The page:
On 12/19/2009 06:06:30 AM, Peter N. M. Hansteen wrote: > Alvaro Mantilla Gimenez <alv...@dydnetworks.com> writes: > > > It would be awesome if pf could implement some port knocking > features in > > next releases...maybe and associate daemon (like spamd with email > > attempts delivers...or something like that). Do you think is it > > possible? > > The first hurdle in getting port knocking functionality into the base > system or a port would be to demonstrate that the added complexity is > worth it in a very practical sense. > > Basically it's just one more feature that would need to be > implemented > in a sane way and be demonstrated to be useful enough to warrant > inclusion. I wouldn't want to rate the chance of success, but if you > think you can do it, what's stopping you?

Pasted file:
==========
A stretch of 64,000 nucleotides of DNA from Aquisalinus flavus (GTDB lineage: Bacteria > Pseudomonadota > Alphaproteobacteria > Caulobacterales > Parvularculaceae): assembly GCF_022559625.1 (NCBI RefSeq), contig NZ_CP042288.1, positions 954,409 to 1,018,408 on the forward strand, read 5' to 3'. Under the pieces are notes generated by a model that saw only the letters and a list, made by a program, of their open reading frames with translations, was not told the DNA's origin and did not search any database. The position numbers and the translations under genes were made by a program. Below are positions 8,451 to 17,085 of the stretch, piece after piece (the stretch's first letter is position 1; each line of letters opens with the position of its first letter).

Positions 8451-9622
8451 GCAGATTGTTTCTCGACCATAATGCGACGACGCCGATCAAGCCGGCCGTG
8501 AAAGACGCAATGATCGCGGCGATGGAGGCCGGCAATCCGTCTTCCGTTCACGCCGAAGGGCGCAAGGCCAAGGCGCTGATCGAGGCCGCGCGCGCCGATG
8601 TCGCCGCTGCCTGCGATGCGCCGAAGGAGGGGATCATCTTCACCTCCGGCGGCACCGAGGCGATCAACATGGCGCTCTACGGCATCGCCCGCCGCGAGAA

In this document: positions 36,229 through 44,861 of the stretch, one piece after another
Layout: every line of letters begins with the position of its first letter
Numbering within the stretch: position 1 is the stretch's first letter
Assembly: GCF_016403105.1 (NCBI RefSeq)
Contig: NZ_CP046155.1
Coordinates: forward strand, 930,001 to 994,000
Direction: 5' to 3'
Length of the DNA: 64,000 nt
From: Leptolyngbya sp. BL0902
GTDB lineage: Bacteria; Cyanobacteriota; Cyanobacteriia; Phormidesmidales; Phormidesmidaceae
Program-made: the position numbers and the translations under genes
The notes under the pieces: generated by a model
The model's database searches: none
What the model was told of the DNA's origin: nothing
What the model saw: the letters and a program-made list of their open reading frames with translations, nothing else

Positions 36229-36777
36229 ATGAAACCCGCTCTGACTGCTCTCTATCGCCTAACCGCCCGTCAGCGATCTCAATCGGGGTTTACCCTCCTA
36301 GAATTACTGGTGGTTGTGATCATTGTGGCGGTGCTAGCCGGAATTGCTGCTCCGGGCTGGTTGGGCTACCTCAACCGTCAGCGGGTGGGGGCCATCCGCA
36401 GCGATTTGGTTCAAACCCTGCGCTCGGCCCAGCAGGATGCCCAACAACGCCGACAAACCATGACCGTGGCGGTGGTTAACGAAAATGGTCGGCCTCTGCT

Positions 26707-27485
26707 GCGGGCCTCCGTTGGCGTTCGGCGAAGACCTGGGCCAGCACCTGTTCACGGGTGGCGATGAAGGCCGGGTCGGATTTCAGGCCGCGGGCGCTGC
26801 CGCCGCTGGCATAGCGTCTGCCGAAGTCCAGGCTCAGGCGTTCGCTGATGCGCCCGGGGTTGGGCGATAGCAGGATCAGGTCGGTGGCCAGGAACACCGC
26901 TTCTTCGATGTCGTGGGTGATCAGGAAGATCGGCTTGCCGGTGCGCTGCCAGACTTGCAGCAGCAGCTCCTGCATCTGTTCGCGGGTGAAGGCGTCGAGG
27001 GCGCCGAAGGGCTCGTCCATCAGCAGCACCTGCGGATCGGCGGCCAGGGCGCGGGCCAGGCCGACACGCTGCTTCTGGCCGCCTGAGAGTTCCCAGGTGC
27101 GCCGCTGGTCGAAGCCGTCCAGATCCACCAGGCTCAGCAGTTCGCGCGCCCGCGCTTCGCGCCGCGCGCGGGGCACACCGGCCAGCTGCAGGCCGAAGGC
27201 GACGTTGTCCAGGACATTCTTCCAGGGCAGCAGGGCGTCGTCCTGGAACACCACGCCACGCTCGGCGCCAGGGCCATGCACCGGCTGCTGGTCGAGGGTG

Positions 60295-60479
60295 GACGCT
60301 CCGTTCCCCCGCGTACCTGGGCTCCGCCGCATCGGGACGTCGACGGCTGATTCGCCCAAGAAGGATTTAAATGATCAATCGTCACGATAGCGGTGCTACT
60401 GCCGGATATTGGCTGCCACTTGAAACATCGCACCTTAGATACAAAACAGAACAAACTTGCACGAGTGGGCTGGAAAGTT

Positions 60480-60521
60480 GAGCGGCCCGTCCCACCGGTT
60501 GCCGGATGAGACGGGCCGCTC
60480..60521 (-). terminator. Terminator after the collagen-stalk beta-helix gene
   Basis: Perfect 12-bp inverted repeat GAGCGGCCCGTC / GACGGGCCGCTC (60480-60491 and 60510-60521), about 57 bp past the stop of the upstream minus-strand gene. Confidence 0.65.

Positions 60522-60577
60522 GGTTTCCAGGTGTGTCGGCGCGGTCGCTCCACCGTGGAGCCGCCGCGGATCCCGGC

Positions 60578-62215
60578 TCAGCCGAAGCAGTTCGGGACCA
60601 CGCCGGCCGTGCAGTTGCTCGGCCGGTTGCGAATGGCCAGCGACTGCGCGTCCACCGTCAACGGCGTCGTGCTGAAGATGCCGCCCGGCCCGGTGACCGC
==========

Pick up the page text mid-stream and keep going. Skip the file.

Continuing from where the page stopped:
There is, for that matter, no particular reason to incorporate the functionality into pf. You could as easily write a script/daemon that listens for port knocking and uses pfctl to add allowed IPs to a table. But the problem you face with port knocking is that it is just another way of delivering authentication information. Anyone who's sniffing the wire can sniff your port knocking as well. You may as well be using telnet and sending passwords in the clear. Of course you could knock in a pattern known by both sides that does not repeat, in which case you may as well be using skey. Or you could cryptographically secure the knocking pattern, in which case you may as well be using public keys (or shared, depending) keys. Given this analysis it seems a difficult task to come up with an advantage port knocking has over existing authentication methods. Even if you're looking for security through obscurity there are much more obscure methods, and ones that defeat casual sniffing: E.g. uploading a picture to flicker containing stegonography reveling from where, when and on what port you plan to ssh in, with a daemon on the server that randomly browses flicker while occasionally polling for pictures containing hidden information. Karl <k...@meme.com> Free Software: "You don't pay back, you pay forward." -- Robert A. Heinlein